Smithfield's Bartholomew Fair
  • Driver Ben Cobey 8th Royal Field Artillery

      Article
    Alf Wilkinson asks why three men were awarded the Victoria Cross during the retreat from Mons in August 1914 and the fourth involved in the action wasn’t. What does that tell us about Britain during the arly days of the Great War? In August 1914, when war broke out, the...
    Driver Ben Cobey 8th Royal Field Artillery
  • 'Wanted, The Elusive Charlie Peace': A Sheffield Killer Of The 1870s As Popular Hero

      Historian article
    On 28 November 1876, William and John Habron, Irish brothers habitually in trouble with the police, were tried at Manchester Assizes for the murder three months before of Police Constable Nicholas Cock (on the basis of ‘scientific’ footprint evidence at the scene of the crime). The jury found 19 year-old...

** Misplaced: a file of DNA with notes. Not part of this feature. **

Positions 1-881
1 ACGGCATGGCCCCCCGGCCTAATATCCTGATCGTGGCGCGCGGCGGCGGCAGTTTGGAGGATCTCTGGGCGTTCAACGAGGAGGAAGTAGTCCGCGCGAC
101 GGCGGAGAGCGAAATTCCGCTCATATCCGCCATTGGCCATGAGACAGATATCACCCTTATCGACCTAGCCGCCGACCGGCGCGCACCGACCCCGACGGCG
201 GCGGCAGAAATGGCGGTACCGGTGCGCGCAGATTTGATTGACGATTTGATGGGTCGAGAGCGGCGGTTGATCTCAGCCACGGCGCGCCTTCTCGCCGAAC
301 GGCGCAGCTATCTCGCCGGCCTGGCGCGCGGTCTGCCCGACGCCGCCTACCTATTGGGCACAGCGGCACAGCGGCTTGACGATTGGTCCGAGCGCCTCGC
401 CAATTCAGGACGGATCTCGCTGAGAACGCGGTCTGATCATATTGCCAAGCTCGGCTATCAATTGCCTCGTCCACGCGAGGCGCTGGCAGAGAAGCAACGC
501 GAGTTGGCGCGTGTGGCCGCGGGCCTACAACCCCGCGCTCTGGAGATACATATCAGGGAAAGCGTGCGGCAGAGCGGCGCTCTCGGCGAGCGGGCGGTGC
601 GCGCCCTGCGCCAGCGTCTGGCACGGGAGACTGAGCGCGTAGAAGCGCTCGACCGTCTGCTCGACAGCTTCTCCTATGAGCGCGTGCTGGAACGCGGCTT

'Wanted, The Elusive Charlie Peace': A Sheffield Killer Of The 1870s As Popular Hero
  • The Centenary of the First World War: An unpopular view

      Article
    We are delighted to have an original article by Gary Sheffield in this edition of The Historian. Gary Sheffield is Professor of War Studies, University of Wolverhampton. He is a specialist on Britain at war 1914-45 and is one of Britain's foremost historians on the First World War. He has...
    The Centenary of the First World War: An unpopular view
  • The Victorian Age

      Classic Pamphlet